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# Chapter 8 stats.docx

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School
Department
Psychology
Course
Psychology 2135A/B
Professor
Sandra Hessels
Semester
Fall

Description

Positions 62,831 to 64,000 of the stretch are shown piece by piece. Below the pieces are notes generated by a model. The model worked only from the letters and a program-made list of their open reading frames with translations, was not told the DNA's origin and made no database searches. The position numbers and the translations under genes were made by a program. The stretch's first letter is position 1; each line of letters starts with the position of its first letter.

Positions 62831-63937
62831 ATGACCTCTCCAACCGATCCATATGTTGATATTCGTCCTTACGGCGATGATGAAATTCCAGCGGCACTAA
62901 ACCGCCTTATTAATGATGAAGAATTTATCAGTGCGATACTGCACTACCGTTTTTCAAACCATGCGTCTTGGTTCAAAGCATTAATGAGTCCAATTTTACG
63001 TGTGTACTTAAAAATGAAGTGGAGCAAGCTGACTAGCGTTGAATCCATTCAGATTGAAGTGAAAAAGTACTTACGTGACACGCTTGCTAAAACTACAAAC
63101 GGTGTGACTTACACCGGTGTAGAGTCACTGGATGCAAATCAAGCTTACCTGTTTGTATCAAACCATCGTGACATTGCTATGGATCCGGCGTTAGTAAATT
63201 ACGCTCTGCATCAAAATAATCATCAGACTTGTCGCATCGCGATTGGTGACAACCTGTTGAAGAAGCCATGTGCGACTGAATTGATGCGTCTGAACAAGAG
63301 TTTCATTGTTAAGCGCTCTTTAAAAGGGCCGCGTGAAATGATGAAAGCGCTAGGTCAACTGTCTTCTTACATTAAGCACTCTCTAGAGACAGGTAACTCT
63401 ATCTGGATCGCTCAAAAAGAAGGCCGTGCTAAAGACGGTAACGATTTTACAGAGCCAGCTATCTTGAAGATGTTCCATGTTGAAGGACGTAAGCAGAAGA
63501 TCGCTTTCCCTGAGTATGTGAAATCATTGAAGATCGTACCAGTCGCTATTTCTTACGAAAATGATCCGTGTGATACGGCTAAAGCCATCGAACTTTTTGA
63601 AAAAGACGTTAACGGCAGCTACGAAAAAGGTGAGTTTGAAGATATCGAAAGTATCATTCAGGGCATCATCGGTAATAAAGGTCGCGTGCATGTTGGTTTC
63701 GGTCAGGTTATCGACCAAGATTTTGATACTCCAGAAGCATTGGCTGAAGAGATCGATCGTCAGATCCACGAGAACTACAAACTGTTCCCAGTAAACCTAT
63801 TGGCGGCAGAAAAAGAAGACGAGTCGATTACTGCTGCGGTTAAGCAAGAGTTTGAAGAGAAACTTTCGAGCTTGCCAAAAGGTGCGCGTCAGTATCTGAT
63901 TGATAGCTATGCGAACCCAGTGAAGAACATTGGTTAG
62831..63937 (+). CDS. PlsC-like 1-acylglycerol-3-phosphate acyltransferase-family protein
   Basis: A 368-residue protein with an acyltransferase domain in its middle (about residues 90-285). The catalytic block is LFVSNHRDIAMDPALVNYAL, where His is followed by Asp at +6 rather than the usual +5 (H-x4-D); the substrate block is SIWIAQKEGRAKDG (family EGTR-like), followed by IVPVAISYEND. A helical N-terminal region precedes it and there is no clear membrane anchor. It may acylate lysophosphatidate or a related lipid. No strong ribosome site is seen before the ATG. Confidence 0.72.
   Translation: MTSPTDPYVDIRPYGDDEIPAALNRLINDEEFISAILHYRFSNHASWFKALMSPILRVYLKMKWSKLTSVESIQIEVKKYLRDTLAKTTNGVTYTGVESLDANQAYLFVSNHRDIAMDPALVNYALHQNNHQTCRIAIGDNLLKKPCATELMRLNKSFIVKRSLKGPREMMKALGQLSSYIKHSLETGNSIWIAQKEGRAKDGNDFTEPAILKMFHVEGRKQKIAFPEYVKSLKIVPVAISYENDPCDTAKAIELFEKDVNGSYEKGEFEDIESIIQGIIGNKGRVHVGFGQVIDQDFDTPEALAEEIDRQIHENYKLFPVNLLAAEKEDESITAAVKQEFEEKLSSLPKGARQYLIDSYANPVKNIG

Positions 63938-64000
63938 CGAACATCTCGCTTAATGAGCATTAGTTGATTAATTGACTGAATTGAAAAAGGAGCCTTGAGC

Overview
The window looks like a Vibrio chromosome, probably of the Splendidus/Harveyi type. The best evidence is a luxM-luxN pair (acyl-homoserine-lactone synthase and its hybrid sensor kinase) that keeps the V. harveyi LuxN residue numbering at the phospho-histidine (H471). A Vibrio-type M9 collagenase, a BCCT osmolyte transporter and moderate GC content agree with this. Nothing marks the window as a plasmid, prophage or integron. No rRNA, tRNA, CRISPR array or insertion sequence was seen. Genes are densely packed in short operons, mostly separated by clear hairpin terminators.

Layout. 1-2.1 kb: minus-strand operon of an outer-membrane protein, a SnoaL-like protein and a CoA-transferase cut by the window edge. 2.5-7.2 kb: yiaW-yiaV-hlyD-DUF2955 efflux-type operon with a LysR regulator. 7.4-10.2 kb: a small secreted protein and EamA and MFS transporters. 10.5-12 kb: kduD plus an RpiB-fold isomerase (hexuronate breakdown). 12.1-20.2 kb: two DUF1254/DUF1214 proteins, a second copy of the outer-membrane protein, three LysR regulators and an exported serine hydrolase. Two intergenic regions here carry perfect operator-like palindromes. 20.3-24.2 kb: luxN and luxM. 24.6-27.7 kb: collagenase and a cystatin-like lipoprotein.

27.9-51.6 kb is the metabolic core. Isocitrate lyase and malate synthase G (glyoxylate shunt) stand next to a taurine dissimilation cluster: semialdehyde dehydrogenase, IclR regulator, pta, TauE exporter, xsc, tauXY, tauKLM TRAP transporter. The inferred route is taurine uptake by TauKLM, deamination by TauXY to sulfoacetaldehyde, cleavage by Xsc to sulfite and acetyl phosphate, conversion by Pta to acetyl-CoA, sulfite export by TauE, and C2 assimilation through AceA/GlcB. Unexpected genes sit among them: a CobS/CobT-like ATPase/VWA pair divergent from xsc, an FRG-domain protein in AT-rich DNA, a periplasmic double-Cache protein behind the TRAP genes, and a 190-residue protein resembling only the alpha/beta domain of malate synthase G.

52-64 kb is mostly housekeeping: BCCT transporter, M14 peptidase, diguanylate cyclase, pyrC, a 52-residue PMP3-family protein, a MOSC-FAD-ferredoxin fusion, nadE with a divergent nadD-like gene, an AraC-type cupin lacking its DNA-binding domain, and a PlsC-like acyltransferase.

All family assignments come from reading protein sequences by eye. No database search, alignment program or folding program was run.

Chapter 8 – Confidence Intervals, Effect Size, and Statistical Power Confidence Intervals Point estimate – a summary statistic from a sample that is just one number used as an estimate of the population parameter. Instead, research should be presented with interval estimates when possible Interval Estimates Interval estimates – based on a sample statistic and provides a range of plausible values for the population parameter. Frequently used by media, constructed by adding and subtracting a margin of error from a point estimate Confidence interval – is an interval estimate, based on the sample statistic, that would include the population mean a certain percentage of the time if we sampled from the same population repeatedly. We expect to find the population mean within a certain interval a certain percentage of the time – usually 95% Confidence interval is centered around the mean of the sample. 95% most commonly used. Indicates the 95% that falls btwn the two tails. 100% - 5% = 95% The confidence level is 95%, but the confidence interval is the range btwn the two values that surround the sample mean Steps for calculating a confidence interval: 1. Draw a pic of a distribution that will include the confidence interval 2. Indicate the bounds of the confidence interval on the drawing. 3. Determine the z statistics that fall at each line marking the middle 95% 4. Turn the z stats back into raw means Using the mean and standard error, calculate the raw mean at each end of the confidence interval and add them to our curve (INSERT FORMULA BELOW) 5. Check that the confidence interval makes sense. Sample mean should fall exactly in the middle of the two ends of the interval. 219.54 – 232 = -12.46 and 244.46 – 232 = 12.46 Confidence interval ranges from 12.46 below the sample mean to 12.46 above the sample mean. Can think of 12.46 as the margin of error. the confidence interval, can be thought of as the range bounded by the sample mean plus and minus the margin of error Pop mean for customers at starbs that do not post calories on their menus, 247, falls outside of this interval. Means it is not plausible that the sample of customers at starvs that post calories on their menus comes from the pop Data allow us to conclude that the sample comes from a diff population. We conclude that customers at starbs that post calories on their menus consumed fewer calories than customers at starbs that do not post calories on their menus. Conclusions from the z tes
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